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When Do I Need A Business Lawyer For My Small Business?

One of the questions small business owners often face is, "Do I need to hire a lawyer for this?" In this article, we'll take a brief look at some common situations that typically do and don’t require legal counsel.

Of course, because every case is different, this can't be an exhaustive or all-encompassing discussion of when you do and don’t need a lawyer. But we hope that this article will provide some useful information and some guideposts to how to think about the question, “When do I need a lawyer for my business?”

In addressing this question, it’s helpful to visualize there being a “spectrum” or “sliding scale.” Some things are absolutely best for you, the person running the business, to handle yourself. These are at one extreme of the spectrum. Some things are absolutely not suited to a do-it-yourself approach; those are at the other extreme. And many things fall somewhere in the middle.


There are some situations where the answer is a straightforward, “yes, you need to hire a lawyer.” In my view, active litigation is first among these. If your business is being sued, you should hire an attorney. If you need to sue someone, you should hire an attorney. This is especially true if your business is a corporation or LLC, because in California, corporations and LLCs cannot represent themselves in court. They are not allowed to. So, if your corporation is being sued and is without counsel, the likely result is a default judgment against the company. Not good. Even if you are a sole proprietor, the stakes are often so high in litigation that you would be better advised to spend the money on legal counsel than to entrust your business’s assets and future to your own “DIY” ability.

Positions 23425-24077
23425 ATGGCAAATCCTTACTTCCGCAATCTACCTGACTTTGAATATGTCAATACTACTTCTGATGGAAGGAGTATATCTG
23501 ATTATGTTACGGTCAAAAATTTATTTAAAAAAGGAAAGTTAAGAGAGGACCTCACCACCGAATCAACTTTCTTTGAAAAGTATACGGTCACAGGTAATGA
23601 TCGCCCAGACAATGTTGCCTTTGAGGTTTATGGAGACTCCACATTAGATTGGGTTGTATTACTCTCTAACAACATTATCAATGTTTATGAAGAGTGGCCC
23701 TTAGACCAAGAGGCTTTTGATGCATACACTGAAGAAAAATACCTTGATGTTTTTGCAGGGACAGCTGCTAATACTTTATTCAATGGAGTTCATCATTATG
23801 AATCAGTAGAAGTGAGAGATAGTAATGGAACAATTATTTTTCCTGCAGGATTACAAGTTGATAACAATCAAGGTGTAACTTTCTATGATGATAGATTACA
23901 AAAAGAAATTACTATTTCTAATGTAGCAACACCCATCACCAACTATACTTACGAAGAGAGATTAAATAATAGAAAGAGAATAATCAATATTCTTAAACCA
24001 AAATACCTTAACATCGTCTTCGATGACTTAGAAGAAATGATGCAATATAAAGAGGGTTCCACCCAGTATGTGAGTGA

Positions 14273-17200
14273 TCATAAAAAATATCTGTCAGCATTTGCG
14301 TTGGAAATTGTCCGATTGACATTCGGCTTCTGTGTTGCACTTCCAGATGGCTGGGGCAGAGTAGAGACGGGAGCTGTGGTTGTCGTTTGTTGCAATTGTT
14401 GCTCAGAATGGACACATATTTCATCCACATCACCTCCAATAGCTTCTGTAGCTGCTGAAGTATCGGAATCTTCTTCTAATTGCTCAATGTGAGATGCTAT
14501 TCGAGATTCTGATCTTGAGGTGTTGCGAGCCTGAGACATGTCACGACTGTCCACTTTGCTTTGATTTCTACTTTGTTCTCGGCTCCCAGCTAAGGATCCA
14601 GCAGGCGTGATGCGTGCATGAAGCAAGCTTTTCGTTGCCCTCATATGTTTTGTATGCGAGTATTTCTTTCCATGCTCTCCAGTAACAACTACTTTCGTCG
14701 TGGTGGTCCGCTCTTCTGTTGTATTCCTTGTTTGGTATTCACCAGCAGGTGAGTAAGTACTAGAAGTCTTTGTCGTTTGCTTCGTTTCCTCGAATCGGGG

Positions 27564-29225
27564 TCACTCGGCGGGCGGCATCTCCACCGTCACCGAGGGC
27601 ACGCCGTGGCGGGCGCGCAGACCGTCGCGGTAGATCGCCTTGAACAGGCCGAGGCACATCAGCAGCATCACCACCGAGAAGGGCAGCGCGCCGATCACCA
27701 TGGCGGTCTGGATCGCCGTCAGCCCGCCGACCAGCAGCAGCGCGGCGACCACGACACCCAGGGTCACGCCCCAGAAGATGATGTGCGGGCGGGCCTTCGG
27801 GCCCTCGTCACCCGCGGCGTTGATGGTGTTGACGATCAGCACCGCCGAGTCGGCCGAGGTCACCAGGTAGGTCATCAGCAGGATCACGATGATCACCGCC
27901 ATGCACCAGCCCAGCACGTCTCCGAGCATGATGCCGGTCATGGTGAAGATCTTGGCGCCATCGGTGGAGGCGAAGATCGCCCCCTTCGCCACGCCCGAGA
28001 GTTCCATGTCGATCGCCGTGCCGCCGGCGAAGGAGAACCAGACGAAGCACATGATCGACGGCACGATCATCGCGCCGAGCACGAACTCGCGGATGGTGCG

Likewise, if your business happens to be investigated by local, state, or federal entities (for example, if an employee complains to the DFEH or EEOC about discrimination), it would be wise to retain a business lawyer. An ounce of prevention can be worth a pound of cure. I once represented the owner of a business that was under investigation by a state regulatory agency for failure to file required documents and related issues that could potentially lead to criminal charges. Unfortunately, the owner thought he could work everything out himself by talking with the police and that that would save him money by not paying me, his lawyer, “just to negotiate.” Remember the old Miranda warning: “Anything you say can and will be used against you.” Guess who wasn’t able to “just negotiate” a resolution to his regulatory woes? If you find yourself in a similar situation, legal counsel can go a long way toward preventing future problems.